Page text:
Thursday, June 1, 2017

Seven Ways to Energize and Engage Your Supporters

Okay - so you're asking folks for donations. But are you also asking them to get actively involved? Here are seven ways you can invite them to participate:
  • Ask them for feedback. Send out a survey, soliciting suggestions about your programs and services. Invite comments through an organizational blog. Hold an open public forum. Have personal meetings with key donors and stakeholders. Thank them for their feedback, incorporate ideas that make sense (asking them to help out as you do so!), and quietly discard those completely off-the-wall suggestions.
  • Get them to follow you on social media. Include Facebook, Twitter, Instagram, Snapchat - wherever your organization has a presence. And be sure to ask them to share your posts with their networks.
  • Ask them to take an action. Right now, people really want to feel they are doing something to make a difference. Ask them to sign a petition, forward an email, and/or make a phone call about an important issue that is consonant with your mission. If you're an arts organization, ask them to support funding for the NEA. If you serve kids, ask them to support funding for afterschool programs. If yours is an environmental agency or you work with immigrants, there are so many bills out there to oppose. And everyone can be urging Members of Congress to uphold the Johnson Amendment.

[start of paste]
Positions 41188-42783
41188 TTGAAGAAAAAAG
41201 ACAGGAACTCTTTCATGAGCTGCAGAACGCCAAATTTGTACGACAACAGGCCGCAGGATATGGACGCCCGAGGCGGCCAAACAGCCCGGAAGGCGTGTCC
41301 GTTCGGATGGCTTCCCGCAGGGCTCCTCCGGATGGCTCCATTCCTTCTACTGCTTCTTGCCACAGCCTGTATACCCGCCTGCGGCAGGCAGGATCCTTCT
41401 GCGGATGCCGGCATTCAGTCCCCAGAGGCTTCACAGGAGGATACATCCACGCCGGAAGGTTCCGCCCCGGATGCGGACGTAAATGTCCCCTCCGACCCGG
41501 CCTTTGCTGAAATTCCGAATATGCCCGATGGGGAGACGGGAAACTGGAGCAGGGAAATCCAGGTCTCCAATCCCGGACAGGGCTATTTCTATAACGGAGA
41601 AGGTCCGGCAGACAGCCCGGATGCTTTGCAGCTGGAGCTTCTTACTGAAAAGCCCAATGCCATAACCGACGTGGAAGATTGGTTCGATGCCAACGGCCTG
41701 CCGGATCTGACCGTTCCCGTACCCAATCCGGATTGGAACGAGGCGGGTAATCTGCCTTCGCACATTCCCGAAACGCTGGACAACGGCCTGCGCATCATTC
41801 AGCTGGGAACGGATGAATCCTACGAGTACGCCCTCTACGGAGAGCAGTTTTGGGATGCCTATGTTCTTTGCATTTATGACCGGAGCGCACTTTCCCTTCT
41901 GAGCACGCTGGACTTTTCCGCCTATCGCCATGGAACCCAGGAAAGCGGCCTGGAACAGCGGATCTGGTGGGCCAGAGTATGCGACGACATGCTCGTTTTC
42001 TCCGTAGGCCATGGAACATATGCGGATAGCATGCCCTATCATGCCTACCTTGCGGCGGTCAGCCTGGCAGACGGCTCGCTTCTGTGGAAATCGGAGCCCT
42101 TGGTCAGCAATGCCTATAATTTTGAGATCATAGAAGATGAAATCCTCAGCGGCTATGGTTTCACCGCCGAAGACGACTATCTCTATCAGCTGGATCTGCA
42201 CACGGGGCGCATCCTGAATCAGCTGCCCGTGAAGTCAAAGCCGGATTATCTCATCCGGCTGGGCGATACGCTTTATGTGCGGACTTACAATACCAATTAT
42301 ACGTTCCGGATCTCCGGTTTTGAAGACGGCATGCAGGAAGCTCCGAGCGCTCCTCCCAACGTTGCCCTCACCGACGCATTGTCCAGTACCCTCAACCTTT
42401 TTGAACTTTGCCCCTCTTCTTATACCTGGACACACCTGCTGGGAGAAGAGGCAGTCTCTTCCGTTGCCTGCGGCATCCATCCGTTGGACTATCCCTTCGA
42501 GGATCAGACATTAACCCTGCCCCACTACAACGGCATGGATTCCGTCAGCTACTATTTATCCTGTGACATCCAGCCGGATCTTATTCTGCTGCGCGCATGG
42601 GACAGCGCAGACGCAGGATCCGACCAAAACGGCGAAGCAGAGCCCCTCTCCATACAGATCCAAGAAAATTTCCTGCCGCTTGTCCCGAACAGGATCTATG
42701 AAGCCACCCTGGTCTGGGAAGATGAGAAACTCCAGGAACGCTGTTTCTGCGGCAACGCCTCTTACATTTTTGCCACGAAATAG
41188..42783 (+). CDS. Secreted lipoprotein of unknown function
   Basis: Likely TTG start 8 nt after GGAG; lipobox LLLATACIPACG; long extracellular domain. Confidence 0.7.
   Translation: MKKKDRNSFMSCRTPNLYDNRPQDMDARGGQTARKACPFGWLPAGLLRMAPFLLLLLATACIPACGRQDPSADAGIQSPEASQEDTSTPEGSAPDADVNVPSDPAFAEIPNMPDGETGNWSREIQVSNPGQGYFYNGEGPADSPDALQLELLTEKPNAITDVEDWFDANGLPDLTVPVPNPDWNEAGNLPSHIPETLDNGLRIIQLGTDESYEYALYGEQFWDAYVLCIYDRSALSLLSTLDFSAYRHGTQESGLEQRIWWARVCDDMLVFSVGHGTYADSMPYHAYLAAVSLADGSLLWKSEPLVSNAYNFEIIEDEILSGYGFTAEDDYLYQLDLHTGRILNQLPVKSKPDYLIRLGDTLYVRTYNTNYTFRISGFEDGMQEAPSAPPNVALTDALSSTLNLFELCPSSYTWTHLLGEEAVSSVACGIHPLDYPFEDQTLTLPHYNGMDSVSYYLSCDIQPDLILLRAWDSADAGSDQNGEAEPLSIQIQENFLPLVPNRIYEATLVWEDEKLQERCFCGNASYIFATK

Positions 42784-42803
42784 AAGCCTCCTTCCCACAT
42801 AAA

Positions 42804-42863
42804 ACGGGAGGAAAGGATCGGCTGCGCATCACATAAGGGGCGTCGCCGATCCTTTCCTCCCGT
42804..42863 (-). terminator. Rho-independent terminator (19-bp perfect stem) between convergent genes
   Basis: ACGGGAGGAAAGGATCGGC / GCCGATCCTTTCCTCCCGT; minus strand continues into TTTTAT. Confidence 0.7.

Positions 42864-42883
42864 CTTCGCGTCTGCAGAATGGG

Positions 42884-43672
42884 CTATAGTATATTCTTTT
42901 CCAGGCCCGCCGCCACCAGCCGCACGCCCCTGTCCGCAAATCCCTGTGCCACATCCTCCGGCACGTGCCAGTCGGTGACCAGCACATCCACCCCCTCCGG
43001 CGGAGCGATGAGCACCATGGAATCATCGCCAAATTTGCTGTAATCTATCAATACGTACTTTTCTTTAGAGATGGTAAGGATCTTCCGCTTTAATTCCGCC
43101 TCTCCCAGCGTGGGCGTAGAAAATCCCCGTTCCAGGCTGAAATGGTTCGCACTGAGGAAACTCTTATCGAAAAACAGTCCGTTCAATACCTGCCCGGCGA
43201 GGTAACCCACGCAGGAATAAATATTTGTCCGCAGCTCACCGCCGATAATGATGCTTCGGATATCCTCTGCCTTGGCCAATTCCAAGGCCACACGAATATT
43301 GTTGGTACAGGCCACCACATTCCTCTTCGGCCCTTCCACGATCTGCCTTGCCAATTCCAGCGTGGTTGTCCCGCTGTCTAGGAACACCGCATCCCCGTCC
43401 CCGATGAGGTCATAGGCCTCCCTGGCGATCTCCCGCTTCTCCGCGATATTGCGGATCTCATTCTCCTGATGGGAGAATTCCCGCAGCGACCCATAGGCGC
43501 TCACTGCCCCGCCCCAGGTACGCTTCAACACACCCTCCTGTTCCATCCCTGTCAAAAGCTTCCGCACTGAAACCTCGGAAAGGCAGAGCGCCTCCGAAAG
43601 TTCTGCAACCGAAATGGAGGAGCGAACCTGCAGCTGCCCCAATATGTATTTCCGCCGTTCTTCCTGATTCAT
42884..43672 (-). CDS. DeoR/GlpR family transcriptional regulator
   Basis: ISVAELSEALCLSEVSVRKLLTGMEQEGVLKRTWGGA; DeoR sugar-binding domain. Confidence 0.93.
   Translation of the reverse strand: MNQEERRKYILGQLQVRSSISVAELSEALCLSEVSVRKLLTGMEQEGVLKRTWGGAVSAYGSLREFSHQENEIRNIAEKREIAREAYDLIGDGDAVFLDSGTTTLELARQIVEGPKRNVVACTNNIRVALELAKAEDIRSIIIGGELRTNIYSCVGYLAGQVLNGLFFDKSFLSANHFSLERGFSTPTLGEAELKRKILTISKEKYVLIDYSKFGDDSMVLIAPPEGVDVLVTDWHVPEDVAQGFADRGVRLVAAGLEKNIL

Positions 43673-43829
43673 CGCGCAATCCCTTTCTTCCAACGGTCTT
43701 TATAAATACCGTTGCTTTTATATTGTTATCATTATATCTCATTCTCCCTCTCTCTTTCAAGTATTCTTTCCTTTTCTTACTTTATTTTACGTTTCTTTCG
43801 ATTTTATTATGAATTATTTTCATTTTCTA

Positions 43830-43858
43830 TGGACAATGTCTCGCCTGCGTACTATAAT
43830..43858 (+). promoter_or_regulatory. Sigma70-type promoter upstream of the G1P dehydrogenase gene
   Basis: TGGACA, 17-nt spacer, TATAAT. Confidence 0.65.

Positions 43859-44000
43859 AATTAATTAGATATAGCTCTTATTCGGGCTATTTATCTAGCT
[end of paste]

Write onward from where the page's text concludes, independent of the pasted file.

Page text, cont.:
• Invite them to volunteer. Are you publicizing volunteer opportunities on your website and enewslettersIf not, start now. Take the time to brainstorm ways you can incorporate volunteers. This could be assisting with senior programs, making phone calls, maintaining your outdoor space, selling refreshments at an event. Schedule an annual volunteer day with lunch provided, and take photos to post on your website.
  • Solicit their expertise. Do you need some advice about personnel issues? Help proofreading? Someone with technical know-how who can evaluate your website? The answers to a couple of quick legal questions? There are lots of retired folks out there who are happy to help nonprofits; you just have to ask.
  • Ask them to join a committee. One of the best ways to get folks involved is through an ad hoc committee - one with a specific focus and a short time frame. Could be a fundraising campaign, brainstorming about programs, or a review of your policy manual.
  • Invite them join your board. Everyone who volunteers time and expertise is a potential new board member. Keep a list, stay in touch, and if they are the right fit, ask them to join.
Volunteering is fun - it makes people feel good. And volunteers are more likely to make charitable gifts, because they feel personally invested. Plus you're broadening your networks, lightening your staff load, and strengthening your organizational capacity. It's a win-win.

Tuesday, May 2, 2017

Nonprofits in Trump Land: So Many Questions

There are so many questions about the impact of these complicated political times on the nonprofit sector:

Re the relationship between government and nonprofits: